December 7, 2022

CDA to Pool sh33 Million in Malindi’s Irrigation

CDA Managing Director (MD) Dr. Mohamed Keinan (Photo / The COAST Reporter)

By The COAST Reporter

Email, the coastnewspaper@gmail.com

Coast Development Authority (CDA) is set to expand its Chakama irrigation scheme in Malindi sub-county of Kilifi to enhance food security.

CDA has set up the 220 acres Chakama agriculture project in 2019 in the arid Chakama location that is prone to famine, as rain-fed farming is no longer viable.

CDA Managing Director (MD) Dr. Mohamed Keinan said the authority is spending Sh 33 million to set up nearby Gaba, Kibora and Kanduru schemes due to increased demand for irrigated agriculture in the region.

Dr Keinan said in each scheme, CDA has developed demonstration plots to teach farmers how to engage in agribusiness and farming related commercial activities.

Dr Keinan says the solar-powered Chakama scheme was initiated to assist in boosting food production and upgrading living standards of the residents in the arid location.

He noted that providing food and nutrition security to residents of the coastal region remains a top priority of CDA.

“Smallholder farmers across the coastal region have been facing food insecurity as a result of climate-induced droughts and lack of effective use of irrigation schemes,” he said.

The CDA MD said similar small-holder irrigation projects are being implemented in Kwale, Taita Taveta and Tana River counties.

He says lack of irrigated agriculture puts at risk the livelihoods of hundreds of smallholder farmers who remain hostage to climate variability.

“To address these threats CDA is setting ambitious targets for irrigation expansion and increased farm productivity,” said Dr Keinan.

“As CDA we want to reduce poverty by scaling up irrigation projects which are seen as critical to boosting crops, cushioning the effects of climate change and sustaining livelihoods,” he said.

Dr Keinan said with the growing threat of climate change irrigation is coming in handy to boost production and enhance food security.

He said irrigation is increasingly seen as a necessary means to build resilience in smallholder farming and to increase productivity round the year to meet increasing food demands.

“We have so far spent Sh.33 million on the construction of the new irrigation schemes to build the necessary farm infrastructure, provide the necessary pumping sets and cultivate the lands,” he said.

Dr Keinan spoke to the media when he led CDA board of directors on a tour of the irrigation schemes and oversaw the distribution of 8,000 high yielding banana suckers to farmers in the region.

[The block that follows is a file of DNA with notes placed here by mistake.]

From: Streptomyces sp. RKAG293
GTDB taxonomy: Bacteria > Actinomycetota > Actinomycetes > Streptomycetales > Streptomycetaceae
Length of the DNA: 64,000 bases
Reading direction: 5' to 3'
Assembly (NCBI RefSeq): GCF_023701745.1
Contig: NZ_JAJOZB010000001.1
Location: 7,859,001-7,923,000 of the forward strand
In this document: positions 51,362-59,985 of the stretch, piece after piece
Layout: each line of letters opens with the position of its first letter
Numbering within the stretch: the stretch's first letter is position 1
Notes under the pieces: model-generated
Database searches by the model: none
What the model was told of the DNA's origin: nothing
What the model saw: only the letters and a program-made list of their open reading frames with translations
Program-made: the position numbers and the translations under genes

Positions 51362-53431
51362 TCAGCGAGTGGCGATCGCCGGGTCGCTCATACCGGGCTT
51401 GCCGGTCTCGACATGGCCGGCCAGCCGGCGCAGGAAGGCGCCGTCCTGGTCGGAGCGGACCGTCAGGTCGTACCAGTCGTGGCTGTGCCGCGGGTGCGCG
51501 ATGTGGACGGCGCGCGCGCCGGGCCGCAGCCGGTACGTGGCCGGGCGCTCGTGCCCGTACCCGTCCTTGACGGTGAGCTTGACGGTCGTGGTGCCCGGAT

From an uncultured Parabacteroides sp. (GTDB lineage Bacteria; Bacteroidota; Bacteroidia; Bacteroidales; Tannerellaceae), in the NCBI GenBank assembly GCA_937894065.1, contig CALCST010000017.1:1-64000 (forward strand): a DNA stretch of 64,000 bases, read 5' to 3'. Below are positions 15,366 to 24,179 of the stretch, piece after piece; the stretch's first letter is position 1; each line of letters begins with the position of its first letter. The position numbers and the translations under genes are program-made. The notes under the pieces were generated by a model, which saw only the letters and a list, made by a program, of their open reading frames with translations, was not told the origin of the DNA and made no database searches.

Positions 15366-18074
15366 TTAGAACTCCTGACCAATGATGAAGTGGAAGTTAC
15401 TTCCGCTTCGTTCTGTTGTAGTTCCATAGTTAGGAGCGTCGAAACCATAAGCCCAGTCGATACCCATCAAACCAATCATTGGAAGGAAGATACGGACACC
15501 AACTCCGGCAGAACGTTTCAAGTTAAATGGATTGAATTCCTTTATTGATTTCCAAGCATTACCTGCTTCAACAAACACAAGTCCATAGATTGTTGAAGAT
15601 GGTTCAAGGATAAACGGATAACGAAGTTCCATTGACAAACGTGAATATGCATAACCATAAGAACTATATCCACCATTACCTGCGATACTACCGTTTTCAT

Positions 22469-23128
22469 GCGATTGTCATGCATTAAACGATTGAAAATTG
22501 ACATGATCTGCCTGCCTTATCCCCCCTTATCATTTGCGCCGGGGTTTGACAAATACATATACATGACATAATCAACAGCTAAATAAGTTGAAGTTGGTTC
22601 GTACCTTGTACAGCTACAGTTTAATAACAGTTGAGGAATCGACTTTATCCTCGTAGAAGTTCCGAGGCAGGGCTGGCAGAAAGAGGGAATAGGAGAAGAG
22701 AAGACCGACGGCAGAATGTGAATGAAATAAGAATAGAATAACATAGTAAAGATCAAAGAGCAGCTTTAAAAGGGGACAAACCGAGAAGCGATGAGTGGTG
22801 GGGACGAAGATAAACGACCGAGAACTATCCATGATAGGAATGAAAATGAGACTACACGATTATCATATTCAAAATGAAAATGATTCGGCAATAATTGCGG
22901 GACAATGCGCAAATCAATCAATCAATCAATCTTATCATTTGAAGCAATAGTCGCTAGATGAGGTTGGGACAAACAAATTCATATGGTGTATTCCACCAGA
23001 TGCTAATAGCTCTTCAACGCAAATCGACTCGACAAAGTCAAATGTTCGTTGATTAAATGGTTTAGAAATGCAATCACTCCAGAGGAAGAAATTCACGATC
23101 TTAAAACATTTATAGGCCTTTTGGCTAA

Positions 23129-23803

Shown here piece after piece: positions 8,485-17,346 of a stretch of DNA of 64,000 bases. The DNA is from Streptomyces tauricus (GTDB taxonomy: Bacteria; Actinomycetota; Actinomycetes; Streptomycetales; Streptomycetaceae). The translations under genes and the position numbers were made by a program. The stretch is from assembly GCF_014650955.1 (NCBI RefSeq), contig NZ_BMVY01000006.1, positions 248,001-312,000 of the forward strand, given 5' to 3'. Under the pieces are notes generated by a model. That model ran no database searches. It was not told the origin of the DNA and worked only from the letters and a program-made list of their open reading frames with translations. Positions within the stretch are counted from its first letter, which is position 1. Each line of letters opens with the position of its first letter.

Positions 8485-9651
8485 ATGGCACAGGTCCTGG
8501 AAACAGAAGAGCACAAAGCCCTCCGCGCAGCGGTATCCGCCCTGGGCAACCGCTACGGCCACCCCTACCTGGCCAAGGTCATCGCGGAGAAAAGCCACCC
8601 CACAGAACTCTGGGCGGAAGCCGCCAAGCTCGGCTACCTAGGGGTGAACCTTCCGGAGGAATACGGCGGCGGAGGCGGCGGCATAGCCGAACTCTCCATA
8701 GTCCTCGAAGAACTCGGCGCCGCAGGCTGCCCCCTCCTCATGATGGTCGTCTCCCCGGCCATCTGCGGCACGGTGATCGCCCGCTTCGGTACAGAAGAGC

He said local farmers received intense training on better and modern farming methods and production techniques in a bid to scale up food production and environmental conservation.

CDA employee tendering eggplant crop at CDA Chakama model farm.(Photo by The COAST Reporter)

The Chakama small-holder irrigation scheme project manager Ibrahim Munga says the authority has rehabilitated the dilapidated irrigational infrastructure in the scheme by putting up 9 lines (canals) for water in the 5 blocks each spaced 250m apart on the 220 acres of land.

Munga said the additional projects when completed will be able to sustain itself since the residents are well empowered and have embraced it.

“We are working in partnership with the community and have trained them in modern irrigation farming which they are very keen on,” he said.

He said the smallholder farmers in the region can double the size of their banana bunches from 40 to 100kgs by using health suckers.

“We are offering the farmers disease free banana suckers and intercropping with other compatible crops,” said Munga.

Munga says different irrigation technologies such as sprinkle, basin, drip and furrow will be used to grow crops such as tissue culture bananas, onions and vegetables.

Chakama farmers association chairman Solomon Bashiri says local small-holder farmers have pegged their hopes on the irrigation schemes.

Bashiri says the irrigation schemes that grow crops such as maize, bananas, peppers, okra, onions, watermelon, tomatoes and vegetables offer a lifeline to hundreds of villagers.

He said many villagers are making big businesses out of the banana trade since the high variety of bananas grown in the area weighs between 50 to 100 kg per bunch.

Another farmer Eunice Kasena says the irrigation schemes have increased yields and significantly improved the lives of farmers and their families.

“Farmers here continue to enjoy high farm income courtesy of the targeted agricultural intervention programs by CDA,” she said, adding that smallholder farmers have always been essential in feeding the people.

She said residents in the region have seen their livelihoods threatened in the past by low farm incomes, high poverty levels and lack of water but all these challenges are now behind them.

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